Now that I think about it, I could sure go for some Folgers dark roast coffee and can you get Costco to open a branch here?
Great post!! I can really relate to this.
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Old 08-01-2013, 02:04 PM   #133
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...
1. Health care access. NO
2. My kids are Americans and are here, so why live away in another country? AIRLINES MAKE EVERYWHERE CLOSE.
3. My Ford F150 truck. WELL MY EXPLORER MAYBE
4. Super Walmart, Costco, other stores. THERE ARE MANY OTHER GOOD STORES/CHAINS.
5. Freedom of road travel to see anything you can see in other countries. SAME IN MANY COUNTRIES.
6. Security of being US citizen living in the USA which may be in peril abroad. HUH?
7. Medicare and other benefits. LOTS OF COMPARABLE SYSTEMS.
8. America is such a big country, you can choose whatever you like and make it work your way. THIS IS PROBABLY THE ONE TRUTH. ONLY AUSTRALIA COMES CLOSE BUT LACKS THE CULTURAL VARIETY.
But if it makes you feel good staying at home, go for it!
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Old 08-02-2013, 11:35 AM   #134
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I have my reservations about #1 and #7 (even though we have a pretty good set-up ourselves right now), but no issues with the rest. It is hard to beat the USA.

'Any road', we get around today and, very likely, a wee bit after w*rking is over.

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Old 08-02-2013, 11:41 AM   #135
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Jdev, thanks for your insight. It may seem like a small thing to some, but it can make a big difference when you move to a new place. Well stated.
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Old 11-13-2013, 05:52 PM   #136
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I live in Bay Area, CA. It's a wonderful place and I would miss most of it. It'd be easier to list what I would not miss.

I would not miss traffic. I would not miss the high cost of living. I would not miss newer immigrants from 3rd world countries since I would most likely be an ex-pat from one of those countries. I would not miss the fast paced life.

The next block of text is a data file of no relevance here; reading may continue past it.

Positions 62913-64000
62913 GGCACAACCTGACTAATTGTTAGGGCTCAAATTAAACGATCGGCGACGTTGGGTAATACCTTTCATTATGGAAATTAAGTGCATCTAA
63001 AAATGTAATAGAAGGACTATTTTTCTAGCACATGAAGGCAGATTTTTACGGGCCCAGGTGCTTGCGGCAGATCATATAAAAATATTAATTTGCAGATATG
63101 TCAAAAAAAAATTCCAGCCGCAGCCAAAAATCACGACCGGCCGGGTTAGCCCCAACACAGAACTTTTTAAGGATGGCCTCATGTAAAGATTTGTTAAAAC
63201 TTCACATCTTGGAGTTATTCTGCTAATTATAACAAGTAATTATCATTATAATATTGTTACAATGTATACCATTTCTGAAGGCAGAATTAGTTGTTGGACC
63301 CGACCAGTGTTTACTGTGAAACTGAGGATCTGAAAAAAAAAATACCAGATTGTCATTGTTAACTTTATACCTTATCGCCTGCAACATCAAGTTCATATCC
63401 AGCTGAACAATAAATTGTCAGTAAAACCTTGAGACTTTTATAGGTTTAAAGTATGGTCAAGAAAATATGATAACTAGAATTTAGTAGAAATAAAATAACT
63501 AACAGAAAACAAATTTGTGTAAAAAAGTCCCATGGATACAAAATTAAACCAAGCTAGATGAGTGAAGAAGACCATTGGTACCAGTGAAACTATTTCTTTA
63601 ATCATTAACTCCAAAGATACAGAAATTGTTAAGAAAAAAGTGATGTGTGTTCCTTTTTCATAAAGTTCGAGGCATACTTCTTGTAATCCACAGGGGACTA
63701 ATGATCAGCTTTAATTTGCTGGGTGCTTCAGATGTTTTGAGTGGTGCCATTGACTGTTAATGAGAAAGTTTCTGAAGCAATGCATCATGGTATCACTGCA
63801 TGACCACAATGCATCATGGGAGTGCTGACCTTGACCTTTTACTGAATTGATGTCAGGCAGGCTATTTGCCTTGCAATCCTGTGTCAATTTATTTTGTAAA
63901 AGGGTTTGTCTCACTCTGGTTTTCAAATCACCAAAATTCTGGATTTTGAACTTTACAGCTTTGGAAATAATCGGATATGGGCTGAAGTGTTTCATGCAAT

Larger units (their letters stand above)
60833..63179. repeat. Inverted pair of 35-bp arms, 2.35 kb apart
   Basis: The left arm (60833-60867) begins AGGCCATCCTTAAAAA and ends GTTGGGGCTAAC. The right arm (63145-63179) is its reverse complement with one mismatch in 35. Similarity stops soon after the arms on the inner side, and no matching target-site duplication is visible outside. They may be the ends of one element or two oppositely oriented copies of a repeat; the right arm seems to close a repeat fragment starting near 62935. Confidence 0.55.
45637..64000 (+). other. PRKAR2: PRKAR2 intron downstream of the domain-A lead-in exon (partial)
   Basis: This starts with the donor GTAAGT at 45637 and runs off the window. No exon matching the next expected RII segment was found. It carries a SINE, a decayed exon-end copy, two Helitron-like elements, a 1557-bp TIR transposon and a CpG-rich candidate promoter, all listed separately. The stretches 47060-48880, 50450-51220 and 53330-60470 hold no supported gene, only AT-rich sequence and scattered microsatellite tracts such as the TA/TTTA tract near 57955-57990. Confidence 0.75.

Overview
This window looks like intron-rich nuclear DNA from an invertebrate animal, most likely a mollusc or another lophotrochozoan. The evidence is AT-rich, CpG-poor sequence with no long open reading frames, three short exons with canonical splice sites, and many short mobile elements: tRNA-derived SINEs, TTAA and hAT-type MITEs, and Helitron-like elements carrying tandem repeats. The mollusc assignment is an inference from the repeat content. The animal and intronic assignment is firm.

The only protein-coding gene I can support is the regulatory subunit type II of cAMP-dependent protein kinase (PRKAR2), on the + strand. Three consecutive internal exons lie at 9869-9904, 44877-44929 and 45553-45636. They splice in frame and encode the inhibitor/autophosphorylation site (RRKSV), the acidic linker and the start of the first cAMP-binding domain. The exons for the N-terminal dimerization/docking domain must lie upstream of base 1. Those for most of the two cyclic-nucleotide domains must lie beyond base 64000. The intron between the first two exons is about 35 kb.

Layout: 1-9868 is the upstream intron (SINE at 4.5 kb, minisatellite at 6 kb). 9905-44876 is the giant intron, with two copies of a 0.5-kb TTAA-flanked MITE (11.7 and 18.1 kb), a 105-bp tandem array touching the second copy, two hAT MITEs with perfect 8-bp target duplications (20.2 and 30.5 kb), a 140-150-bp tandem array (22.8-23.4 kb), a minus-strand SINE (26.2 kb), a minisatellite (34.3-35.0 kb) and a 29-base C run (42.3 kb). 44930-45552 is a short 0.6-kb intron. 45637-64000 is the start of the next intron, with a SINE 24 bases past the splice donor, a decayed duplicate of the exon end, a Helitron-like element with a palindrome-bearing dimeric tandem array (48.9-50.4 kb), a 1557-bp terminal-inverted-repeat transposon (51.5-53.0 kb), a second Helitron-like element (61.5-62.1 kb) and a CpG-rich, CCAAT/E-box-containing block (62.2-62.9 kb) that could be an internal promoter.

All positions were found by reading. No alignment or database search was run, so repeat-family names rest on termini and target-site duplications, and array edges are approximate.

I looked into ex-pat living. I think people who can live there are the rare venturesome type or desperate ones (no sufficient retirement fund to live well in USA). If you can afford ER in the USA, I am not sure walking into Nicaragua with all its pitfalls (language barrier, e.g) is going to work for vast majority of us. Be FIRED and enjoy traveling - that's my take.
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Old 11-13-2013, 06:16 PM   #137
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I live in Bay Area, CA. It's a wonderful place and I would miss most of it. It'd be easier to list what I would not miss...
+1, and all I need to change is your location to my present location. And my list would be different and probably shorter than yours. I am easy to please I guess.

PS. OK. Here it is. I would not miss the 120F heat of summer.

Oh wait! That's why I bought a 2nd home in the same state, but at 7000 ft for summer escapes. So scratch that. I am 100% content.
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Old 11-13-2013, 07:48 PM   #138
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Actually, we met several US expats in Costa Rica who retired early left the US because of #1. They had access, the real issue was affordability. It was not within their means.

We also stayed at a B&B in San Jose, Costa Rica. It catered to US citizens who flew down to have medical procedures done in Costa Rica because they cannot afford to have them done in the US.
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Old 11-14-2013, 08:40 AM   #139
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1) Family
2) Friends
3) Connection to what I consider home with all its comfortable familiarity

I would think becoming an expat would just be trading one set of issues for another. I guess I prefer the devil I know.
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Old 11-14-2013, 08:42 AM   #140
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1) Family
2) Friends
3) Connection to what I consider home with all its comfortable familiarity

I would think becoming an expat would just be trading one set of issues for another. I guess I prefer the devil I know.
This I show I see it also, at least now. Most places in America offer a pretty nice life.

Ha